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The Afghan city of Jalalabad has a high-speed Internet network whose main components are built out of trash found locally. Aid workers, mostly from the United States, are using the provincial city in Afghanistan's far east as a pilot site for a project called FabFi. It's a broadband apart from the covert, subversive "Internet in a suitcase" and stealth broadband networks being sponspored by the U.S., aimed at empowering dissidents, but the goal isn't so different: bringing high-speed onilne access to the world's most remote places. Residents can build a FabFi node out of approximately $60 worth of everyday items such as boards, wires, plastic tubs, and cans that will serve a whole community at once. While it sounds like science fiction, FabFi could have important ramifications for entire swaths of the world that lack conventional broadband. FabFi is an open source project that maintains close ties to MIT's Fab Lab and the university's Center for Bits and Atoms. Afghanistan's Amazing DIY Internet | Fast Company Afghanistan's Amazing DIY Internet | Fast Company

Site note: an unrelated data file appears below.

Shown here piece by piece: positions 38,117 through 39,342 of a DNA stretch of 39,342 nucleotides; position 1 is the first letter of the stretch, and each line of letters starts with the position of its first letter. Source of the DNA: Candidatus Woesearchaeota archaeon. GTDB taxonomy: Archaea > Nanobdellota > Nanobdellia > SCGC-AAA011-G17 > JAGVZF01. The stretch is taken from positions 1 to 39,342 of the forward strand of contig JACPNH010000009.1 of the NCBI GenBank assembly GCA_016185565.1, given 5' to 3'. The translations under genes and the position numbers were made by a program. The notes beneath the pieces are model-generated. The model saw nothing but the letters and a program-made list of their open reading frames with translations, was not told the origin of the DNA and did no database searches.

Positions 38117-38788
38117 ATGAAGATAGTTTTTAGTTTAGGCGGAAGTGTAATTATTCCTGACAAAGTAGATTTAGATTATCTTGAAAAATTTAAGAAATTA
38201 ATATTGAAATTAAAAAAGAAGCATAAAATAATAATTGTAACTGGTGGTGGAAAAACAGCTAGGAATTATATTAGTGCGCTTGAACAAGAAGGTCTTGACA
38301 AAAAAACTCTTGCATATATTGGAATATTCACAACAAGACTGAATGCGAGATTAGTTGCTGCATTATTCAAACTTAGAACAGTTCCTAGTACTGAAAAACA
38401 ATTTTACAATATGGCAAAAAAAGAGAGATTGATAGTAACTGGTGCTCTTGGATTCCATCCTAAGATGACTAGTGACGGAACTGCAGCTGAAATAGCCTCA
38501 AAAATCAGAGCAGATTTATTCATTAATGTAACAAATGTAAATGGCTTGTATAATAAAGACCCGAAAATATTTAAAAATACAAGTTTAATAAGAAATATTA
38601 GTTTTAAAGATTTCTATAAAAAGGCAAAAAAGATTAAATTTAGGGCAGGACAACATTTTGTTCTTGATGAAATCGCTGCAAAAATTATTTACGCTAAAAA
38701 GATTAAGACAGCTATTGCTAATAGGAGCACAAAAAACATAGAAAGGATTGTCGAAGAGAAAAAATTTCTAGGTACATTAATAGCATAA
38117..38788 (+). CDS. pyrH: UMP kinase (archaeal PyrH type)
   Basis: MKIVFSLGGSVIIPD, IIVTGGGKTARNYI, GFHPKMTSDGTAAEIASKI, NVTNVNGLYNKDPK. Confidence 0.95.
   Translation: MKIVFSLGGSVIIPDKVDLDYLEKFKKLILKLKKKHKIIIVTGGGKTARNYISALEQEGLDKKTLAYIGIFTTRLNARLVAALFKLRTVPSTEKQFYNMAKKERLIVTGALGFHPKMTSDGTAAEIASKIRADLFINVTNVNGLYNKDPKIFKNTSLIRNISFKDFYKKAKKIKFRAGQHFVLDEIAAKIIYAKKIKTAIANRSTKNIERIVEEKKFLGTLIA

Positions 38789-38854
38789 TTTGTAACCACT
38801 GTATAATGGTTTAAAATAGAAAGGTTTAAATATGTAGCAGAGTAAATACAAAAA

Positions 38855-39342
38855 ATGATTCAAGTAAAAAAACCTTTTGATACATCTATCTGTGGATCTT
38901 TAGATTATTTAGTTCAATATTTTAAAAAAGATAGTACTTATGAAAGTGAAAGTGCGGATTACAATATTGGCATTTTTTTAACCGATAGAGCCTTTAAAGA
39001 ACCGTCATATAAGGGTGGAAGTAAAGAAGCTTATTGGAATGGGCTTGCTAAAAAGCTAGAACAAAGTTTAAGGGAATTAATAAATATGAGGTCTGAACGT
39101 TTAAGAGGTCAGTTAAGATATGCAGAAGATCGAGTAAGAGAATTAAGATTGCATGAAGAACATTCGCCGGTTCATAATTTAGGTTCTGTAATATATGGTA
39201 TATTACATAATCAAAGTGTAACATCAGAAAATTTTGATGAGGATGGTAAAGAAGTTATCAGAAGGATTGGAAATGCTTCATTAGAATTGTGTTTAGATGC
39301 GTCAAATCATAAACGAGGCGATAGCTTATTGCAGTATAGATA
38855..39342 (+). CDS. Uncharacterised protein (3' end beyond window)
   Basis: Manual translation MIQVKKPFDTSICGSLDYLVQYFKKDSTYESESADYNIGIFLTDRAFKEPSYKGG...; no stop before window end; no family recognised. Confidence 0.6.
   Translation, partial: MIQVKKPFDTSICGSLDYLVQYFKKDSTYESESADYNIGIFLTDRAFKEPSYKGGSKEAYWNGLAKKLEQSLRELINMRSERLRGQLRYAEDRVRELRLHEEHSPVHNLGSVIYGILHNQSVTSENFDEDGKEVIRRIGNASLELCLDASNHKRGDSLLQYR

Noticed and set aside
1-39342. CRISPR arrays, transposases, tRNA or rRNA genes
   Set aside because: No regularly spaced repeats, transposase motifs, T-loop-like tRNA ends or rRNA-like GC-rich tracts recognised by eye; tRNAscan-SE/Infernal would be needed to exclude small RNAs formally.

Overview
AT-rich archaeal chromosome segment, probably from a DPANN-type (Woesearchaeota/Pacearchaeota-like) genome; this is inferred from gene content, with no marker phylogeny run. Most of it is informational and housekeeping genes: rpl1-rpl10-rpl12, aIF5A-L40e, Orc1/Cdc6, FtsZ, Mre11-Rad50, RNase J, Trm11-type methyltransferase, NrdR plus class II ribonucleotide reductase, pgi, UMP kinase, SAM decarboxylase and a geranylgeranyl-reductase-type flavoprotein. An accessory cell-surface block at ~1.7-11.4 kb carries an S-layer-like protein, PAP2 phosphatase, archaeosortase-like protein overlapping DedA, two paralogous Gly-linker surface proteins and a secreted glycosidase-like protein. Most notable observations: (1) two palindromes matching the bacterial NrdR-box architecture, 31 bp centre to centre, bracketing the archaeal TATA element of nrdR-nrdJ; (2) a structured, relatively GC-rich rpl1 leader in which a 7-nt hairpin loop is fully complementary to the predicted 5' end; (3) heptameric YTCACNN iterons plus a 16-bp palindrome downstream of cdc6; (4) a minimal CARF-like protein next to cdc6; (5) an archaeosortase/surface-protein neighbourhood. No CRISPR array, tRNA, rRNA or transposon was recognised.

Så mycket pengar gör dig lycklig Så mycket pengar gör dig lycklig Forskare vid Princeton universitetet i USA har fastställt att lyckan bara ökar upp till en viss inkomstnivå. Det skriver I enkäten ingick 450.000 amerikaner och resultaten visar att lyckan ökar stadigt när lönen höjs från noll och uppåt. Men vid en viss lönenivå planar lyckokänslan ut.
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